Chapter 11 Bankruptcy & Child Sexual Abuse Claims
Before making a decision concerning such serious and sensitive matters, we encourage all survivors of child sexual abuse by clergy, Boy Scout leaders, teachers, coaches or other authority figures to consult with legal counsel before proceeding with a claim. Our law firm of legal professionals and advocates has more than three decades of experience working with survivors of sexual abuse and litigating cases against perpetrators of sexual abuse and the institutions that protect them.
We are here to help you find justice and healing. Contact us confidentially today.
Frequently Asked Questions
What does it mean when a Diocese of other institution files bankruptcy?
In prior bankruptcies, dioceses, religious orders, and other institutions have filed for Chapter 11 bankruptcy reorganization. This is not a liquidation (as is common in Chapter 7 bankruptcy) and survivors can still proceed with legal claims for childhood sexual abuse.
Have other dioceses filed for bankruptcy? If so, what has been the result?
Yes. As of October 2019, 23 Catholic dioceses and religious orders have filed for bankruptcy protection since 2004. Several have been resolved and each has resulted in monetary settlements to survivors. The size of the settlements has varied due to the amount of the debtor’s assets, the number of claims submitted, availability of insurance coverage, and other factors. In 2020, the Boy Scouts of America filed for Chapter 11 bankruptcy protection.
Now that the Diocese or other institution has filed bankruptcy, do I still have a legal claim? Will you still represent me?
Yes. As a survivor of childhood sexual abuse, you can file what’s called a “proof of claim” in the bankruptcy proceedings. This is not a class action lawsuit. Every survivor will have his or her own proof of claim.
How long do I have to decide if I want to file a claim?
The bankruptcy court will set a deadline called a “bar date.” This will be the last date that a survivor can file a claim in the bankruptcy proceedings.
Can I remain anonymous if I choose to file a claim?
Yes. The majority of cases we’ve handled in our 35+ years of working with survivors of childhood sexual abuse have been filed as “John Done” or “Jane Doe.” The decision to use your name is completely up to you. If you wish, your identity will be kept confidential by your lawyers, the court and the media.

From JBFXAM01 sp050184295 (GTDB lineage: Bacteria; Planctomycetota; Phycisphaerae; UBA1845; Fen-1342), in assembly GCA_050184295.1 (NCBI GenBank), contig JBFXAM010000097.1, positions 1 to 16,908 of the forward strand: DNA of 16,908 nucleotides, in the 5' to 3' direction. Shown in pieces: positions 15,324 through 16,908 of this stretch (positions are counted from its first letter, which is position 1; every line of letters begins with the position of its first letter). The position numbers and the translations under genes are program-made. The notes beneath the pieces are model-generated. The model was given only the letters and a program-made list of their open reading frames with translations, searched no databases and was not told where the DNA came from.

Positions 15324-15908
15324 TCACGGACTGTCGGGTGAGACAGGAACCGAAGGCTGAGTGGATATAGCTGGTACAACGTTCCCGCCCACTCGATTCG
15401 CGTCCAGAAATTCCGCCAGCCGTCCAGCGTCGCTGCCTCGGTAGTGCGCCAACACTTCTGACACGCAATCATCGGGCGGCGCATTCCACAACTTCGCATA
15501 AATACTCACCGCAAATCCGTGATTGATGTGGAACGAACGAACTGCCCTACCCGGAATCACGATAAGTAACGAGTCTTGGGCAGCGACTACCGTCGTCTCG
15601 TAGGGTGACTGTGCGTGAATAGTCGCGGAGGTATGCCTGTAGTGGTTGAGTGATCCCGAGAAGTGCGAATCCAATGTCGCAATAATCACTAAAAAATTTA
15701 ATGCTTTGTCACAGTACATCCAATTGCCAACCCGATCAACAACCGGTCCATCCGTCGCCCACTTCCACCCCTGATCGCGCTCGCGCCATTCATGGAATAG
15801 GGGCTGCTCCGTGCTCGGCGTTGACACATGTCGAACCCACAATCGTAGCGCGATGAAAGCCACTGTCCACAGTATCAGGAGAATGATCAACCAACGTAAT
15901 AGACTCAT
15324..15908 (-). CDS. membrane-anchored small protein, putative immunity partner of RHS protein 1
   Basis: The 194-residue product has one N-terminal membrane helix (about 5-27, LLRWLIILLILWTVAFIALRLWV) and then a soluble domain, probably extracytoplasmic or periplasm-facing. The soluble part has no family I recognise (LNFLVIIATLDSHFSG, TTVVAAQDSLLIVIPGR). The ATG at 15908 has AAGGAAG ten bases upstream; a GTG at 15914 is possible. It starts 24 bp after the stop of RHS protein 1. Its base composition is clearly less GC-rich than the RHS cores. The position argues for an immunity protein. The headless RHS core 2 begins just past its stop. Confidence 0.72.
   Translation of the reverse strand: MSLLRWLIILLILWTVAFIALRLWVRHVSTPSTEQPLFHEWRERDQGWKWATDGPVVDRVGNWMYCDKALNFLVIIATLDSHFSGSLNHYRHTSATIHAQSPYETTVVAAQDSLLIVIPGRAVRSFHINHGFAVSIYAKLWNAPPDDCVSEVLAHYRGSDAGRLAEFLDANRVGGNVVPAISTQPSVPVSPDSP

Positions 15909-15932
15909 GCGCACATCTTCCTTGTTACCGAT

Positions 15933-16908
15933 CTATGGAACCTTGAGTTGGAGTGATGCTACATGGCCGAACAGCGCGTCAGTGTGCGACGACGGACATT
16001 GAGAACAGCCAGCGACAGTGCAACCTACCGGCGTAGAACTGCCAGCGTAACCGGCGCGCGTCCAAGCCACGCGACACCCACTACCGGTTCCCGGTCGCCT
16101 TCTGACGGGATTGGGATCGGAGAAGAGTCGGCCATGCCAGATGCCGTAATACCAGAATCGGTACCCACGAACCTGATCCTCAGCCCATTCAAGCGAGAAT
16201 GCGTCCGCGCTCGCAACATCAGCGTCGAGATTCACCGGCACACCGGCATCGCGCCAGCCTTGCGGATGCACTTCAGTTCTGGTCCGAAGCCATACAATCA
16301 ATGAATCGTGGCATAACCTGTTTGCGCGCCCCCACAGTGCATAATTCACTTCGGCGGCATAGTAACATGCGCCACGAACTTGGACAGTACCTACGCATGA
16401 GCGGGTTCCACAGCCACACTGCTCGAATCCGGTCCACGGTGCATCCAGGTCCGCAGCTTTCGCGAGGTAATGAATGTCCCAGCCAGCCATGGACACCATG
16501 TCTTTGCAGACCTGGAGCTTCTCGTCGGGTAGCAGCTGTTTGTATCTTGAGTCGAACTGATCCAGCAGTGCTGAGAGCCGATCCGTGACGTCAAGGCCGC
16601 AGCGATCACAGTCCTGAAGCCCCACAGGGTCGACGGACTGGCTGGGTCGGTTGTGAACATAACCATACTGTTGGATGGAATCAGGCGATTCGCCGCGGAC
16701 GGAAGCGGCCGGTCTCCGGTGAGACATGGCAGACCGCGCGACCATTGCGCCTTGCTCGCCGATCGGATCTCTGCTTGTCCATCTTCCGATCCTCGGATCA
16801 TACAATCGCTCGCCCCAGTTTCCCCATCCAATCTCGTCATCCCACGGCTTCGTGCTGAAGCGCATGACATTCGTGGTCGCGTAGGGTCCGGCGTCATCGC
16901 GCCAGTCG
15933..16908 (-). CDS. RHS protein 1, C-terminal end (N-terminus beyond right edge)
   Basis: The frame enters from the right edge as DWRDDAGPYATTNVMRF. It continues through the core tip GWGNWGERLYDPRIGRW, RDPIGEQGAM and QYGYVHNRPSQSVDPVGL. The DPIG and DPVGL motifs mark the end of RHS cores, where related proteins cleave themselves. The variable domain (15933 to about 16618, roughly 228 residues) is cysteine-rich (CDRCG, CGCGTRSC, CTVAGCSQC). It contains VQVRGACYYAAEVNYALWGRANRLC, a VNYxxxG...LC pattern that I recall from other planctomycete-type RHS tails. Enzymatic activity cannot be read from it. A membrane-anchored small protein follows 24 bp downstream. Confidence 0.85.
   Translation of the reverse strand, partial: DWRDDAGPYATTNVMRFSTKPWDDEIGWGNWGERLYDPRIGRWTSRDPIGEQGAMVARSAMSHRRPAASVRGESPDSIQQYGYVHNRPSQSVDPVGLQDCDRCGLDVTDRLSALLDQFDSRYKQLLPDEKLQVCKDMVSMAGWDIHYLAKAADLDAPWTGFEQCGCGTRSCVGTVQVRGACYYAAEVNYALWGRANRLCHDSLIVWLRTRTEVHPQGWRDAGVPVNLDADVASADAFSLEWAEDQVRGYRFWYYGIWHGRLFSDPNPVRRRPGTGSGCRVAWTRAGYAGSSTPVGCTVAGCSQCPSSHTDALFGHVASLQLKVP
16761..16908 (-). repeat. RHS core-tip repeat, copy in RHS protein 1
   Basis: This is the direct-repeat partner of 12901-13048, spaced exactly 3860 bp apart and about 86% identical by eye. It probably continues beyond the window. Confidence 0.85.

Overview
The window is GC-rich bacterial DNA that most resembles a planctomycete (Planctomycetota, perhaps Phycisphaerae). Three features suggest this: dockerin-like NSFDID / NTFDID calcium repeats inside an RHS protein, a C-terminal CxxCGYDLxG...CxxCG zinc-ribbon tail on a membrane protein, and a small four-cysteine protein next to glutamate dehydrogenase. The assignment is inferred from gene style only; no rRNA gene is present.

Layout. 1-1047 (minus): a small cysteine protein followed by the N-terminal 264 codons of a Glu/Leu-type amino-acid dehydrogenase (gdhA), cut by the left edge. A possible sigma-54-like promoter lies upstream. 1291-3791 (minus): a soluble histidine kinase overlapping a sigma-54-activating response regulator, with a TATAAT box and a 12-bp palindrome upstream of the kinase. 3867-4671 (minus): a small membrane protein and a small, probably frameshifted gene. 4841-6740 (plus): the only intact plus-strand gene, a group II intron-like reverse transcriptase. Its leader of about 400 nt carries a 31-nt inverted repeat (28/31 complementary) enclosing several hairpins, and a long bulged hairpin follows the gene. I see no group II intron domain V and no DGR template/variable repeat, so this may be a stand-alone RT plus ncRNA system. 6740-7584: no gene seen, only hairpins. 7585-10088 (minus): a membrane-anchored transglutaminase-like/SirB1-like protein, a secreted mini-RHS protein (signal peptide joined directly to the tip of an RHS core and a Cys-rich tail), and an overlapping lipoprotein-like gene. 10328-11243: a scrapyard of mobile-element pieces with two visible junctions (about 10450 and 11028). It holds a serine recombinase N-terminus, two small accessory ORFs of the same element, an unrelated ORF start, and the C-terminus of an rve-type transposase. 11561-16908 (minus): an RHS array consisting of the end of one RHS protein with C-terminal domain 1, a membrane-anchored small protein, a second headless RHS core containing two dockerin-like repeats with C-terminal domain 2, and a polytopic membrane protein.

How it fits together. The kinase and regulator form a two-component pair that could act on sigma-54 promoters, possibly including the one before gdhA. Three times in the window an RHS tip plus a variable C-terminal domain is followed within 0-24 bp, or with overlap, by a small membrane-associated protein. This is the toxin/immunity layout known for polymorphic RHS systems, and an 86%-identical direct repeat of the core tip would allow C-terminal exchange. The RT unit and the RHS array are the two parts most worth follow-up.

If the diocese or another institution files for bankruptcy, can I still obtain documents and information on the perpetrator who sexually abused me?
In prior bankruptcies, sexual abuse survivors have negotiated non-economic settlement terms and disclosures as part of the reorganization plan.
If I file a claim, will a diocese (and its parishes or its schools) be forced to close?
This has not happened in the other diocesan or religious order bankruptcies.
I have been told that the Statute of Limitations prevents me from filing a lawsuit. What’s different now?
Laws and circumstances allowing a survivor of childhood sexual abuse to file a lawsuit change. If an entity files for bankruptcy, this could be the last opportunity for survivors of childhood sexual abuse to seek justice.
Why should I consider taking legal action for something that happened to me many years ago?
Unfortunately, many survivors of sexual abuse are not able to connect the emotional and psychological difficulties they experience in adulthood to the sexual abuse they suffered as a child. Making that connection is often the first step in the healing process. Simply calling or emailing us can help relieve some of the burden and provide a sense of purpose by taking action to hold your abuser and the institution that protected your abuser accountable for the harm caused to you and so many other survivors.
If I decide to do this will it be difficult for me? How will I be supported?
We have worked with survivors of childhood sexual abuse for over 35 years. From the moment you call you will be in the care of people who understand how difficult it is to come forward. We will listen to your story and work tirelessly in response to the injustice you have suffered. We have a reputation for being the best at what we do, and that begins and ends with our ability to support, protect and guide survivors along their journey towards justice and healing.
When I think about the abuse I suffered as a child I’m not sure what to do. Is there someone I can talk to privately that would begin to help me sort things out?
Fortunately, the road to healing is paved with a multitude of caring organizations and individuals in your community. If you call or email our office we can refer you to a therapist in your area. Please remember that you are not alone, the abuse you experienced is not your fault, and together with many good people, healing is possible.
Will engaging with Jeff Anderson & Associates cost me anything out of my pocket?
No. If you call us we will provide a free and confidential consultation and explain all of your options. If you choose to have us represent you we will handle every aspect of your case.